|dc.description.abstract||Introduction: Health professions training institutions are challenged to produce greater
numbers of graduates who are more relevantly trained to provide quality healthcare.
Decentralised training offers opportunities to address these quantity, quality and relevance
factors. We wanted to draw together existing expertise in decentralised training for the benefit
of all health professionals to develop a model for decentralised training for health professions
Method: An expert panel workshop was held in October 2015 initiating a process to develop a
model for decentralised training in South Africa. Presentations on the status quo in decentralised
training at all nine medical schools in South Africa were made and 33 delegates engaged in
discussing potential models for decentralised training.
Results: Five factors were found to be crucial for the success of decentralised training, namely
the availability of information and communication technology, longitudinal continuous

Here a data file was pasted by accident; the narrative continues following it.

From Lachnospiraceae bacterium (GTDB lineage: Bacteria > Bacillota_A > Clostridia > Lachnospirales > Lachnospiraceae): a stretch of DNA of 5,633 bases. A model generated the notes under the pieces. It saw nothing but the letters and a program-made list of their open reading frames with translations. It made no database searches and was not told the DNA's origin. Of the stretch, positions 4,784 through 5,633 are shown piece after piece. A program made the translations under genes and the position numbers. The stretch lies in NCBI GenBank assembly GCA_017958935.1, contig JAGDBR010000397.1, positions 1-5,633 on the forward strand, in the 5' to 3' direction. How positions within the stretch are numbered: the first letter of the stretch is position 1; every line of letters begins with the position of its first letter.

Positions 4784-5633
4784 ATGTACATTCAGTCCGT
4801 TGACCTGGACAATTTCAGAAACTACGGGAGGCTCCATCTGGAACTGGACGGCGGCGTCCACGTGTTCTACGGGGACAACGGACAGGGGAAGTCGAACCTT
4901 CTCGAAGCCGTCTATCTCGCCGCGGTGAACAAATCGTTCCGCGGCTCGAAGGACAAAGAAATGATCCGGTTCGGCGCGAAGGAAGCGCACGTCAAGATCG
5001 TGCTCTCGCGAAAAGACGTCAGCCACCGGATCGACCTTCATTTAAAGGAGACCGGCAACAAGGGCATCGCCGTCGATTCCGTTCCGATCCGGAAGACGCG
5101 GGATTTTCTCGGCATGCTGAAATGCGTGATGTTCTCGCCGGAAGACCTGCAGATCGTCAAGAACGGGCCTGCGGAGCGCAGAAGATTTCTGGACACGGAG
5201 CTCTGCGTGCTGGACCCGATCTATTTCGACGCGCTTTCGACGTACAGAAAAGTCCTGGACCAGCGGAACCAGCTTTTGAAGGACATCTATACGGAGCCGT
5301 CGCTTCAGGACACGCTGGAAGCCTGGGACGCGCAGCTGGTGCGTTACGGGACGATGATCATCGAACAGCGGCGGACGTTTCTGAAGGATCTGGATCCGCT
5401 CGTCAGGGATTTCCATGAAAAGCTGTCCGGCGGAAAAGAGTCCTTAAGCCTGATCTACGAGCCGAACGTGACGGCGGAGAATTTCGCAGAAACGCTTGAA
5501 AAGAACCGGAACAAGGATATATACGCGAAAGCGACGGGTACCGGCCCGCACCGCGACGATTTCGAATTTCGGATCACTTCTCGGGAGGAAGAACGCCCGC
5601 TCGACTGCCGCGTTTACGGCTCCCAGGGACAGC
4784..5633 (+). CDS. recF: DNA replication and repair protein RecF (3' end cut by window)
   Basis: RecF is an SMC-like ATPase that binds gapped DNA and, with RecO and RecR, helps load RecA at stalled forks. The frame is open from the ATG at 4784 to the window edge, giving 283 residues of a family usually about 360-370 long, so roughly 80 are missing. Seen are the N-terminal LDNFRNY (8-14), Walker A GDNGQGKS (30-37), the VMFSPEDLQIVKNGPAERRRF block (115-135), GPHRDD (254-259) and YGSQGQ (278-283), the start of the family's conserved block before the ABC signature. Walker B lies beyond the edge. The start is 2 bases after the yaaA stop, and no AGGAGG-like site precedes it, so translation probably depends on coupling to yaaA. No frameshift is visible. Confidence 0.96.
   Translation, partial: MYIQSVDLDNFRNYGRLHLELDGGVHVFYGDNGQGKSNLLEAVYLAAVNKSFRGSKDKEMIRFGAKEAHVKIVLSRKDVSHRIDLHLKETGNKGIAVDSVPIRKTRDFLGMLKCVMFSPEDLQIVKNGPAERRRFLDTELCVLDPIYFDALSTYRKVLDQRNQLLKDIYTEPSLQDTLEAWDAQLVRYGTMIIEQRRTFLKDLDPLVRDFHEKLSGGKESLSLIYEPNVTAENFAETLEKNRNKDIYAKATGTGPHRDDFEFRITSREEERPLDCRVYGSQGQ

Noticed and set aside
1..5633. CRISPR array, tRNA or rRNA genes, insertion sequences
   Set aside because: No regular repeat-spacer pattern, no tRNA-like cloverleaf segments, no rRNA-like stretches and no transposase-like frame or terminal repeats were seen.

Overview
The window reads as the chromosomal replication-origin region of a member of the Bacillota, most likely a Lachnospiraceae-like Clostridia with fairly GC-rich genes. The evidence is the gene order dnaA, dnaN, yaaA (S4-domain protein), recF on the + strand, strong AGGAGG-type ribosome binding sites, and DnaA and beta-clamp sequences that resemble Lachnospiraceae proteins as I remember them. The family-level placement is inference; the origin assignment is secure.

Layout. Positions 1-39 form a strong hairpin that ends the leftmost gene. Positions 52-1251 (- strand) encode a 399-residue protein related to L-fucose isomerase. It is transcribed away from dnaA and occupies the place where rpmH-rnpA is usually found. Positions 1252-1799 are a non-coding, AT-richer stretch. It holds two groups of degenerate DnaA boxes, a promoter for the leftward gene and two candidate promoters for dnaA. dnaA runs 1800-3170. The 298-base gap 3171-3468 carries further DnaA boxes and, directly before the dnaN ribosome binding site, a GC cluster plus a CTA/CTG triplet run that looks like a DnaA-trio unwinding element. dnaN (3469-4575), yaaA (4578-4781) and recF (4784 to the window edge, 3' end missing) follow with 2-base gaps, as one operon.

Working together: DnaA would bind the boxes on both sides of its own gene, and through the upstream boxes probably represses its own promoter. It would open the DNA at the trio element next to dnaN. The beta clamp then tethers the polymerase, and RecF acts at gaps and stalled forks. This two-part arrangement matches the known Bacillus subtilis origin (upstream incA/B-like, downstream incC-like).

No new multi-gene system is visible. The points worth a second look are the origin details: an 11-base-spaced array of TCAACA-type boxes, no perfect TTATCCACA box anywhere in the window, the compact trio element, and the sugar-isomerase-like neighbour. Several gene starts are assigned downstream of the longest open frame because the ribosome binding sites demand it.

rotations, a focus on primary care, the alignment of medical schools’ mission with decentralised
training and responsiveness to student needs.
Conclusion: The workshop concluded that training institutions should continue to work
together towards formulating decentralised training models and that the involvement of all
health professions should be ensured. A tripartite approach between the universities, the
Department of Health and the relevant local communities is important in decentralised
training. Lastly, curricula should place more emphasis on how students learn rather than how
they are taught.||en_ZA